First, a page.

“There’s a strong market for organic; demand is really outpacing supply,” said conference co-organizer Meg Moynihan. “This conference helps beginners learn what’s required to raise organic crops and livestock. It helps experienced farmers get better at what they already do and make connections benefitting themselves and their farming operations.  Many people come back year after year because they enjoy seeing each other.”



Attendees can choose from more than 36 practical, educational sessions during the two day event. Topics include soil quality and fertility, weed management, marketing, livestock health, organic certification requirements, energy conservation, and forage and grazing management. Presenters include many experienced organic farmers, as well as university researchers, agency and nonprofit staff.


In addition, two nationally known speakers will keynote the event. Ken Cook, co-founder and president of the Environmental Working Group will speak Friday. David Montgomery, who wrote the award winning book Dirt: The Erosion of Civilizations, speaks Saturday.


The conference trade show features 80 vendors, including organic fertilizer, seed, feed, and equipment dealers, crop and livestock buyers, organic certifying agencies, marketing organizations, farmer organizations, and others.


The MDA keeps the conference cost at $150 for 2015, and offers a $25 discount for early bird registrations received by December 26. There are other discounts for additional registrants and students, as well as a single day rate.


Program information, registration forms, and a growing list of trade show vendors are available at or call 651-201-6012 for a registration brochure.

Minnesota Organic Conference draws nationally known speakers

The Minnesota Department of Agriculture (MDA) is excited to announce two outstanding keynote MDA logospeakers will headline the 2015 Minnesota Organic Conference in January.

Environmental Working Group Co-founder and President Ken Cook will speak Friday, January 9, while David Montgomery, a geological scientist and author of the award-winning book Dirt: The Erosion of Civilization will speak Saturday, January 10.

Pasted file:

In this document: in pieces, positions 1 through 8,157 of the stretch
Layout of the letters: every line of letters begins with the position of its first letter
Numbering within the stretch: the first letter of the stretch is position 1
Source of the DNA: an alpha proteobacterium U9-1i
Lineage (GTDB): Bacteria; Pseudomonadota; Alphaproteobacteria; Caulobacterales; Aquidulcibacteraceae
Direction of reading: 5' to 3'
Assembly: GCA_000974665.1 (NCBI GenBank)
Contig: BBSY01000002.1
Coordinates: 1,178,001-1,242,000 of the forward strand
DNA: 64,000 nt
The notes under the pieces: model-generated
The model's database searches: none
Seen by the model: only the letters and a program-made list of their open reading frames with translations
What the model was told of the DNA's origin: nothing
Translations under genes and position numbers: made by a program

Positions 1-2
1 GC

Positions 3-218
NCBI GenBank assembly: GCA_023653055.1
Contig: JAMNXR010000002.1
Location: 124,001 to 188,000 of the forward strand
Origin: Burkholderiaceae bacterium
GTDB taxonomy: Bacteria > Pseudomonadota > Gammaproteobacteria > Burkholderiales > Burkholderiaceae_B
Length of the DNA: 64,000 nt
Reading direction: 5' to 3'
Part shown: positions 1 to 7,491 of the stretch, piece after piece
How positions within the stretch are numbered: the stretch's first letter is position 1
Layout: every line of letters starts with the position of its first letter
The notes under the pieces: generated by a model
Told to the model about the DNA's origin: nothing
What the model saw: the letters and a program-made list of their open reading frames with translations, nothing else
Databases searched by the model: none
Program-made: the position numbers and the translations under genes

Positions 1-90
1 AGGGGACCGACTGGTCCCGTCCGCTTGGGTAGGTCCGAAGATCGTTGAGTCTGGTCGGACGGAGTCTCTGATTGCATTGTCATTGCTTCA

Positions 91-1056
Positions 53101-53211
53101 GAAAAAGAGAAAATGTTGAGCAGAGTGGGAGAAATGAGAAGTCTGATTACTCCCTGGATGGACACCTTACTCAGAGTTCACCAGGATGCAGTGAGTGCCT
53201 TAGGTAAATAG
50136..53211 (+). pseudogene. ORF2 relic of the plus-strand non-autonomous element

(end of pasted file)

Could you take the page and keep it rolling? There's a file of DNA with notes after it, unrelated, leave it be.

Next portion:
Cook is widely recognized as one of the environmental community’s most prominent and influential thinkers of industrial agriculture, the food system, and farm policy. He has written dozens of articles, opinion pieces and reports on environmental, public health and agricultural topics, and is a highly sought public speaker. Organizers expect Cook’s talk to promote lively debate at the conference.

Montgomery will talk about every organic farmer’s best friend: soil.  He is a professor at the University of Washington, where he researches and teaches about how geological processes affect ecological systems and human societies. In his book Dirt, “We see how soil has shaped us and we have shaped soil—as society after society has risen, prospered, and plowed through a natural endowment of fertile dirt,” according to Montgomery was named a MacArthur Fellow in 2008.

The Minnesota Organic Conference will be held January 9-10, 2015 at the River’s Edge Convention Center in St. Cloud. Learn about the event’s educational sessions and trade show at Registration for the conference will open in mid-November, but the public can sign up now at this web site to receive conference information and updates.

David Montgomery

David Montgomery is the author of “Dirt: The Erosion of Civilization.” He’ll speak at the Minnesota Organic Conference on Saturday, January tenth. (Photo from the Minnesota Department of Ag)

Ken Cook

Ken Cook is the President and co-founder of the Environmental Working Group. He’s speak at the Minnesota Organic Conference on January Ninth. (photo from the Minnesota Department of Ag)